Feeds

Raygun 747 to fight 'one-off' tag with twin '09 missile fryings

Energy cannon reload fills two cargo planes

Internet Security Threat Report 2014

Embattled raygun executives, in charge of America's jumbo jet mounted nuclear-missile-nobbling laser cannon, are fighting back against cuts which have largely sidelined the project.

It has been announced that not only will the energy-weapon 747 shoot down a test missile imminently, but a second test will follow the first as quickly as possible so as to avoid the label "one-shot wonder".

The Airborne Laser nose turret

No sky too fry.

Other interesting revelations have been made by programme execs to reporters recently, following the decision by US Defense Secretary Robert Gates to downgrade the Airborne Laser (ABL) from an operational fleet of planes to a single R&D prototype.

Boeing big cheese Michael Rinn told news organisations including Flight International that both the initial and follow-on tests will be conducted against short-range ballistic missile (SRBM) targets.

"We have chosen one of the most difficult targets," said Rinn. "We have chosen something with a quick burn, very short timelines and atmosphere that we have to correct [the beam] to shoot through."

SRBMs are far more commonly found than full-on intercontinental ballistic missiles (ICBMs), the kind of weapon which could strike the USA from as far off as North Korea. It could be that Boeing are seeking to cast the raygun jumbo as a weapon which is relevant to situations which exist now around the globe, rather than a possibly unlikely or far-off future where North Korea and/or Iran have working nuclear-tipped ICBMs able to menace the States. This view seems to fit with other comments made by Boeing to Aviation Week, suggesting that the ABL would soon be tested against other real-world targets such as surface-to-air missiles and aircraft.

Alternatively, one might note that an SRBM target is much cheaper than an ICBM one and speculate that the decision has been forced by programme funding issues.

Meanwhile, an interesting insight into the reality of ABL operations is offered by the Av Week writeup. One of the known downsides of the raygun jumbo is its use of a chemical oxygen-iodine laser (COIL), requiring large amounts of hazardous, corrosive fuel. Critics have long suggested that the provision of these fuels would be a major logistic problem in the event of the US ever deploying a substantial ABL fleet able to mount standing patrols off an enemy coast or border.

Apparently one of the ongoing project efforts will be the development of "lightweight" air-transportable carts allowing the US forces to ship an ABL chemical reload to a forward operating base overseas. It seems that such a cart-packaged reload - offering an unknown amount of beaming from an ABL - will completely fill a pair of monster C-17 Globemaster transport planes, each one able to lift 76 tonnes of cargo.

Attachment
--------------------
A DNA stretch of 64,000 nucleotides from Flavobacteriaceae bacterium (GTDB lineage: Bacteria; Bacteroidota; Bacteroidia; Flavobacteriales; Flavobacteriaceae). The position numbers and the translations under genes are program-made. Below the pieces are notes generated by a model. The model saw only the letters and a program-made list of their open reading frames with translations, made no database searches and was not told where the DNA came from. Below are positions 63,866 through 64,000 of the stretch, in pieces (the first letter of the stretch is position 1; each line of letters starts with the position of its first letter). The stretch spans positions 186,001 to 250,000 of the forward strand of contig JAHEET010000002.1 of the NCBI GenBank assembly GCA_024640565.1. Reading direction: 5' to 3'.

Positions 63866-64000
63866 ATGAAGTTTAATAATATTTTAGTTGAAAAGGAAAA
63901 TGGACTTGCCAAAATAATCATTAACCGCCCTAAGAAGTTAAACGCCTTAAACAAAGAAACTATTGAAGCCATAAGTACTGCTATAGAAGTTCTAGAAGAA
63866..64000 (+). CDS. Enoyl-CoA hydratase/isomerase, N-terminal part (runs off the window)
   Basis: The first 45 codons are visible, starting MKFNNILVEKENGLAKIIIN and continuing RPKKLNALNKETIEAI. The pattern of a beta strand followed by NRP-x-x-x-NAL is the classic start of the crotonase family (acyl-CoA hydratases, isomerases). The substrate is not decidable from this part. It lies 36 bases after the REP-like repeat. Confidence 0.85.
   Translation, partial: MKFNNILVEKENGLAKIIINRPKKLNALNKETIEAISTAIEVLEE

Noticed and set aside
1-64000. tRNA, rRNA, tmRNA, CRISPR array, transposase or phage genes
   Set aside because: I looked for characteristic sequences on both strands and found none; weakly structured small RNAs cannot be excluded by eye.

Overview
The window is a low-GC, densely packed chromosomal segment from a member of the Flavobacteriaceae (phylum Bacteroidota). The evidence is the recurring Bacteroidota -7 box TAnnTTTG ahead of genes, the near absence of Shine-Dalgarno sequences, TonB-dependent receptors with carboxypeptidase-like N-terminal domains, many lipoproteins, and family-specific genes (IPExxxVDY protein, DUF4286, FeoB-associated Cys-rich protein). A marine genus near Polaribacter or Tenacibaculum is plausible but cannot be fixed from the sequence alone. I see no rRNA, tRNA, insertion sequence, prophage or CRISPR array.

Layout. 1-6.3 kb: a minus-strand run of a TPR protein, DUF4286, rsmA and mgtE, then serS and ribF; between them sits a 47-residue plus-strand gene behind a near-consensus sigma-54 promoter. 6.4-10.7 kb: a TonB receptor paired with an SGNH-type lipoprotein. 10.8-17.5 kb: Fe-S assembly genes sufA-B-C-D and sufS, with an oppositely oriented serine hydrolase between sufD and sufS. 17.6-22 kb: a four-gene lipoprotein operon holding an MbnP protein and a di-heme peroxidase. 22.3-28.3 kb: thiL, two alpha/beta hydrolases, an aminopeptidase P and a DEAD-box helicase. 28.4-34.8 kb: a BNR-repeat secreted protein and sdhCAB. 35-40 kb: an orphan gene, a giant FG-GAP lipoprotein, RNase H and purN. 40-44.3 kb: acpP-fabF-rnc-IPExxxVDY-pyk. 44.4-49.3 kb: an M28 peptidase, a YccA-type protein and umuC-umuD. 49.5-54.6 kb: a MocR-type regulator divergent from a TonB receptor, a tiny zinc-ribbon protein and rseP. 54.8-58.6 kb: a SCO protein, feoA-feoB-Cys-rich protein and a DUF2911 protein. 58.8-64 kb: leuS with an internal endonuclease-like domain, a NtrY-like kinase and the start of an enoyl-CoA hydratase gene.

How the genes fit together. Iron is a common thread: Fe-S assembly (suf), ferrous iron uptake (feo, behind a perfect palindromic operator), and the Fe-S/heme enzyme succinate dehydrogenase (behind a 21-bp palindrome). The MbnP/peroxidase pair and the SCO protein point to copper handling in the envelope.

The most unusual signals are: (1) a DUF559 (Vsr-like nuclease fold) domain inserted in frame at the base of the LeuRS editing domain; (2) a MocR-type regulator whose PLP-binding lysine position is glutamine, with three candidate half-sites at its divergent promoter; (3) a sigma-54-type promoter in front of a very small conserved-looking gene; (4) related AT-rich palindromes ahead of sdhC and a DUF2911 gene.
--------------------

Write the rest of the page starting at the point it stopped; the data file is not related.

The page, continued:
The inaugural SRBM missile-meltings are set to take place between "August and October" this year, according to Boeing. ®

Remote control for virtualized desktops

More from The Register

next story
Bond villains lament as Wicked Lasers withdraw death ray
Want to arm that shark? Better get in there quick
Antarctic ice THICKER than first feared – penguin-bot boffins
Robo-sub scans freezing waters, rocks warming models
Your PHONE is slowly KILLING YOU
Doctors find new Digitillnesses - 'text neck' and 'telepressure'
SEX BEAST SEALS may be egging each other on to ATTACK PENGUINS
Boffin: 'I think the behaviour is increasing in frequency'
Reuse the Force, Luke: SpaceX's Elon Musk reveals X-WING designs
And a floating carrier for recyclable rockets
The next big thing in medical science: POO TRANSPLANTS
Your brother's gonna die, kid, unless we can give him your, well ...
NASA launches new climate model at SC14
75 days of supercomputing later ...
Renewable energy 'simply WON'T WORK': Top Google engineers
Windmills, solar, tidal - all a 'false hope', say Stanford PhDs
Britain's HUMAN DNA-strewing Moon mission rakes in £200k
3 days, and Kickstarter moves lander 37% nearer takeoff
prev story

Whitepapers

Choosing cloud Backup services
Demystify how you can address your data protection needs in your small- to medium-sized business and select the best online backup service to meet your needs.
A strategic approach to identity relationship management
ForgeRock commissioned Forrester to evaluate companies’ IAM practices and requirements when it comes to customer-facing scenarios versus employee-facing ones.
Driving business with continuous operational intelligence
Introducing an innovative approach offered by ExtraHop for producing continuous operational intelligence.
10 threats to successful enterprise endpoint backup
10 threats to a successful backup including issues with BYOD, slow backups and ineffective security.
High Performance for All
While HPC is not new, it has traditionally been seen as a specialist area – is it now geared up to meet more mainstream requirements?